It’s time. The mania for McDonald v. Chicago begins today.
Monday at 9:00 a.m., if anyone is interested, I will be swearing into the Virginia Bar at the Arlington County Circuit Court. Finally, J.B.J.D.Esq. will be legit.
I will be presenting Pandora’s Box at the George Mason University School of Law in Room 120 on Monday, March 1 at 12:00 p.m. Ilya will be speaking at the Cato Institute on March 1 at 4:00 p.m.
After Cato, I’ll be camping out at SCOTUS for a ticket to arguments. Immediately following arguments, I will be blogging about the case and providing instant analysis.
Ilya and I will be presenting Pandora’s Box together at theGeorgetown University Law Center in Room 201, McDonough Hall on Tuesday, March 2 at 3:30 p.m. We will also be providing an instant recap of oral arguments, and offer our projections how the Court will decide. Ilya will also be presenting at Capitol Hill Briefing at B-340 Rayburn House Office Building on March 3 at 12:00 p.m. We invite everyone to attend.
Please take a look at the Washington Times Op-Ed Ilya Shapiro and I wrote about McDonald v. Chicago. It provides a concise explanation of the issues confronting the Supreme Court in the upcoming Second Amendment incorporation case.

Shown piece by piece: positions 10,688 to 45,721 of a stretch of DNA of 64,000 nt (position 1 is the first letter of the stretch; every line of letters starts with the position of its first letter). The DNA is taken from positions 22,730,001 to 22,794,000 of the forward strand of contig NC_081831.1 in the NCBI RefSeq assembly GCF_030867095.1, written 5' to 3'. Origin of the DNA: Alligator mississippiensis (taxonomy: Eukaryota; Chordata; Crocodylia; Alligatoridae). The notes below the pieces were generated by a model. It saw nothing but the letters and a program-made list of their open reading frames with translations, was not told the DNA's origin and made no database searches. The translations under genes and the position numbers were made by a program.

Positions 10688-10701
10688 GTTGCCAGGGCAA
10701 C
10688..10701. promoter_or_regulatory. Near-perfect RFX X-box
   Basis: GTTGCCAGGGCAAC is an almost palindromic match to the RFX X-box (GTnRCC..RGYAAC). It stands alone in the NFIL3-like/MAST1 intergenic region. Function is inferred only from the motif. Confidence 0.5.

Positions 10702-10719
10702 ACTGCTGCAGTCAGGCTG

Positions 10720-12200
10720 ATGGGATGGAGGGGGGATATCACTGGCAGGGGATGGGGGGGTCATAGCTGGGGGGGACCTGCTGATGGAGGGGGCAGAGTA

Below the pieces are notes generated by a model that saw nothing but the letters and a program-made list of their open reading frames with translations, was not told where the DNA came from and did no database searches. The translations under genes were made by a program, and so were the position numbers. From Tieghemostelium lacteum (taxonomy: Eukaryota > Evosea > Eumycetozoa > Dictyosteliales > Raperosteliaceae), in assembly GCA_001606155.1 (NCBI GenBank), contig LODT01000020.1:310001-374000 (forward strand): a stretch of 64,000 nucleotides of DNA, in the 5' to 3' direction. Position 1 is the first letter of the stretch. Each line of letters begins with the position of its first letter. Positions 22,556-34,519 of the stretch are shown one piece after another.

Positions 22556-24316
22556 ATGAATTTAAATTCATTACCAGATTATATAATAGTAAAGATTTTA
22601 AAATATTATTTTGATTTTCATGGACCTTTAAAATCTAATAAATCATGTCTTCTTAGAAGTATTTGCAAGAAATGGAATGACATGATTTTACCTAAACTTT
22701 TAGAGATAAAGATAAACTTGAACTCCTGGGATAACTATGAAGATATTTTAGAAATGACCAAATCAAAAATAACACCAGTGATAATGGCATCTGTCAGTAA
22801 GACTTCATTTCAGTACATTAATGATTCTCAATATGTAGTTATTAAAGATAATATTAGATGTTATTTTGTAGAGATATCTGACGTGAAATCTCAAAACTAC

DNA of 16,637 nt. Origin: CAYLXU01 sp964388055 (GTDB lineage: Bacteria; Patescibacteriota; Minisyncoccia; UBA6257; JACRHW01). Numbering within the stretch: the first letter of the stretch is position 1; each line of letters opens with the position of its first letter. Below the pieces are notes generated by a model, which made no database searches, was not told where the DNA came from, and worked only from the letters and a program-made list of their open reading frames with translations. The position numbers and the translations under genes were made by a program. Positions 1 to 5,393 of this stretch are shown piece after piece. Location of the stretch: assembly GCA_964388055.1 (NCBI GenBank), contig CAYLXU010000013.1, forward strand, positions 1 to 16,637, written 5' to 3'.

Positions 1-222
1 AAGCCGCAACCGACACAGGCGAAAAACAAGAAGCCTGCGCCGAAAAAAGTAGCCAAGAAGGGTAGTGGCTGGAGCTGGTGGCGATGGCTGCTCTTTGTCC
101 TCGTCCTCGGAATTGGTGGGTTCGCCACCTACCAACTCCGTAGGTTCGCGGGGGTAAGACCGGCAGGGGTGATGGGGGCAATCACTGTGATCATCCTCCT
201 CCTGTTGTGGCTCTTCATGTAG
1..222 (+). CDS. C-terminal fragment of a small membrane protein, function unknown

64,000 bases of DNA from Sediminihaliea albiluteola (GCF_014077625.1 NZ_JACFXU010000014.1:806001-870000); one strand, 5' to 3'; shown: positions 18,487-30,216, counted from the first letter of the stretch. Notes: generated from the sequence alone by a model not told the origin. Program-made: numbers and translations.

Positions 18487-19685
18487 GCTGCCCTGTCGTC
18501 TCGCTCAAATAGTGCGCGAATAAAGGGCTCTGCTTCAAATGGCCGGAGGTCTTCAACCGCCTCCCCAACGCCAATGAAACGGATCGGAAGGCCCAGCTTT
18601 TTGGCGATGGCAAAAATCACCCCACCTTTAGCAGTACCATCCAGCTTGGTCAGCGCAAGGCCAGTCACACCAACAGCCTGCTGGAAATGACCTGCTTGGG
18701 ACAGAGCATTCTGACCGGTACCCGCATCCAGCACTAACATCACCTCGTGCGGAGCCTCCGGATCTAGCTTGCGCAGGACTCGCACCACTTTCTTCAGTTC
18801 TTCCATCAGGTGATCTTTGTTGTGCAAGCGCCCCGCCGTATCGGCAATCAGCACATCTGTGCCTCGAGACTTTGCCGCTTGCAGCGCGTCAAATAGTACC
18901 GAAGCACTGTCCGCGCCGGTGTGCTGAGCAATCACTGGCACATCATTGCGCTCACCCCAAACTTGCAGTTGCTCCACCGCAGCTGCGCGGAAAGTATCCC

The Op-Ed is based on our article, Keeping Pandora’s Box Sealed: Privileges or Immunities, The Constitution in 2020, and Properly Extending the Right to Keep and Bear Arms to the States, which was published this month in the Georgetown Journal of Law & Public Policy.
Keeping Pandora’s Box Sealed provides a thorough analysis of the issues confronting the Court in McDonald v. City of Chicago. While numerous articles have discussed the original meaning of the Second Amendment and of the Privileges or Immunities Clause, ours is the first following District of Columbia v. Heller to consider practically how the Privileges or Immunities Clause protects the right to keep and bear arms. Further, because we completed this article in January 2010, it provides an up-to-date survey of scholarship relevant to McDonald.
Our article shows how the Second Amendment could be incorporated through the Due Process Clause, though this approach is historically deficient. Applying the Court’s framework from Washington v. Glucksberg—to protect fundamental rights deeply rooted in our nation’s history and traditions—we conclude that the Privileges or Immunities Clause is a more constitutionally faithful way to protect and extend the right to keep and bear arms to the States. Further, we provide a roadmap of how the Clause can be used to protect this right.
Keeping Pandora’s Box Sealed has been cited in the petitioners’ reply brief, as well as in the brief of amici curiae the Cato Institute and Pacific Legal Foundation. Our article has also been discussed by scholars on leading legal blogs, such as the Volokh Conspiracy and SCOTUSblog.